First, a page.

© Marcus Roberts


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The press of numbers on the synagogue led to Rabbi Cohen founding a new and larger synagogue in Dover. In 1863 he again approached the Harbour Board for a site to build a new synagogue. Again they obliged the community by providing a new site on Northampton Street. This site was close to the Harbour and sea front and soon was occupied by a Classical style synagogue, designed by William E Williams, which was described in 1868 as 'a pretty little building'. It had colourful stained glass and other decorations and seated 250 people.

The opening ceremonies of the synagogue led to a serious rift between the Canterbury and Dover communities. The Canterbury community felt that too few of their number had been invited to the festivities. Later decisions and events that month led to a poor Jew - apparently one Joseph Abrahams, a visitor from Cardiff - being refused burial at Canterbury and the disgrace of the coffined body being left lying openly in the Whitstable Road for 24 hours before burial.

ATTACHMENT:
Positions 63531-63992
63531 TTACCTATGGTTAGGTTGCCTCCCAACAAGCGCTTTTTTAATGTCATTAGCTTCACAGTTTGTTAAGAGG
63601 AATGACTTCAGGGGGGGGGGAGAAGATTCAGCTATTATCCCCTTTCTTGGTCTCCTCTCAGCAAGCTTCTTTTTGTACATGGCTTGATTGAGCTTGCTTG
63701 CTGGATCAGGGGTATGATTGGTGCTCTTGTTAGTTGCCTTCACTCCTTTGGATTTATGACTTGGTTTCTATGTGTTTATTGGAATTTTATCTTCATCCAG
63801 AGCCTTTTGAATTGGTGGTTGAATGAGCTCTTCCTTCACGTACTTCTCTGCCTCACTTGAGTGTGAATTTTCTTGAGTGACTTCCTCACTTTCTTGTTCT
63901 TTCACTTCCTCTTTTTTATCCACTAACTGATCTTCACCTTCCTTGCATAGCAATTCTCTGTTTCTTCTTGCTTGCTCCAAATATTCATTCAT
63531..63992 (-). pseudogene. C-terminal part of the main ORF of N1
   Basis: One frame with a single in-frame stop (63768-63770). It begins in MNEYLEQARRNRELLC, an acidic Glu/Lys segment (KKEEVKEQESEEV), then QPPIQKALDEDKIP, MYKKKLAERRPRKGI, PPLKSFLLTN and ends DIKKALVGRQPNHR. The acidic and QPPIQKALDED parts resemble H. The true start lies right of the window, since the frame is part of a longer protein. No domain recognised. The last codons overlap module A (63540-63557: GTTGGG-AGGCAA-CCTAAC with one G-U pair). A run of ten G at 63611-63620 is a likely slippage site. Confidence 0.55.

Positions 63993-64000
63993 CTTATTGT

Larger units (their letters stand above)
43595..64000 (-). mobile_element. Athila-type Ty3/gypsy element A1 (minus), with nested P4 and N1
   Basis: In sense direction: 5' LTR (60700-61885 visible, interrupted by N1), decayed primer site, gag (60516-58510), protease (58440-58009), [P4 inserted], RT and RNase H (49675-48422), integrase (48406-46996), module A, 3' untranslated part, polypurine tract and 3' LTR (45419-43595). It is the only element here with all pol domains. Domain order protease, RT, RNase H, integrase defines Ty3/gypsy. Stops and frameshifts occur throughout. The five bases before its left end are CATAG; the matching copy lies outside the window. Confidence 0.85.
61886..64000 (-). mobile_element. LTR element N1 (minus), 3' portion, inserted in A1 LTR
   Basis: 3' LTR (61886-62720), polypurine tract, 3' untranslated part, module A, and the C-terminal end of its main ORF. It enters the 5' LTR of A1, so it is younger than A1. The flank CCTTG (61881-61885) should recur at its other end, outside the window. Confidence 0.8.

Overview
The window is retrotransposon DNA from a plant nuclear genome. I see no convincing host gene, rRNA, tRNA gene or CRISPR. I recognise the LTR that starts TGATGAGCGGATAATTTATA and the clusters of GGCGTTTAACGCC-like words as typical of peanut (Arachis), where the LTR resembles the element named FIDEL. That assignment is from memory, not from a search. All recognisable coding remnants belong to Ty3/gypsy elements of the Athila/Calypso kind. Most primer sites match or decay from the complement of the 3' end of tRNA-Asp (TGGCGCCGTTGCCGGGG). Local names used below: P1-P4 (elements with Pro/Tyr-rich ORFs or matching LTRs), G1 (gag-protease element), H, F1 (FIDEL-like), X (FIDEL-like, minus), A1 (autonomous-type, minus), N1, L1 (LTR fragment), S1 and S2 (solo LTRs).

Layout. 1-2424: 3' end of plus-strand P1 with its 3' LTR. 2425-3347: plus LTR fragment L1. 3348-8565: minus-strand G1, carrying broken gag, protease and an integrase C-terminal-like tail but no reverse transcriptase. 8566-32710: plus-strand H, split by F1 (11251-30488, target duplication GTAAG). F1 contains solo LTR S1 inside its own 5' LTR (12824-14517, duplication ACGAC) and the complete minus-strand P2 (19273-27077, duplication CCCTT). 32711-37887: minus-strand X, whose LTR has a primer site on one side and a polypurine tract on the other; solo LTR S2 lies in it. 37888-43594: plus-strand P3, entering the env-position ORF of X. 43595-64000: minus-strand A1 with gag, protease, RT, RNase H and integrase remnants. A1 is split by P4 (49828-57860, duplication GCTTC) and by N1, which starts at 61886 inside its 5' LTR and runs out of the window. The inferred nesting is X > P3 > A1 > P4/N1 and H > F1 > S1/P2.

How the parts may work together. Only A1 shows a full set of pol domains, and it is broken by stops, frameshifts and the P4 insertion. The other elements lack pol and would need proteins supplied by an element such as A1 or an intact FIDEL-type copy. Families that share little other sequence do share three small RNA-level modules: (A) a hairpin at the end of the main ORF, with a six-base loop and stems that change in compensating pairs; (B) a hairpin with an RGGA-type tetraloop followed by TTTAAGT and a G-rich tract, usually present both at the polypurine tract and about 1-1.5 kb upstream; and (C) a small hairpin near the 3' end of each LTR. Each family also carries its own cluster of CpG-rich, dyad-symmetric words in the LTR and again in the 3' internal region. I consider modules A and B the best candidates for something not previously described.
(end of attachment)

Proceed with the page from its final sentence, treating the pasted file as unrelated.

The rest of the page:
These unsavoury scenes doubtlessly motivated Rabbi Cohen to petition the Harbour Board for ground to make a Jewish cemetery in Dover. They once again obliged the community and gave a picturesque site at the municipal cemetery at Copt Hill overlooking Dover. The walled cemetery, with its ohel (burial hall), was first used in 1868.

Rabbi Cohen was by this time in the closing stages of his life - one that was cut short by chronic diabetes. It seems that Rabbi H. Neumann was effectively acting as Dover's rabbi on Cohen's behalf by 1862, and that Rabbi Cohen was conducting the less onerous task of Secretary of the congregation.

One of his last official acts in Dover was to lay a foundation stone and to open Ellis House (now West Mount) on the Folkestone Road. This was next to or on the site of Sussex house and was to be the residence of a leading Jewish business man, and Leicestershire colliery owner, Joseph Joel Ellis.

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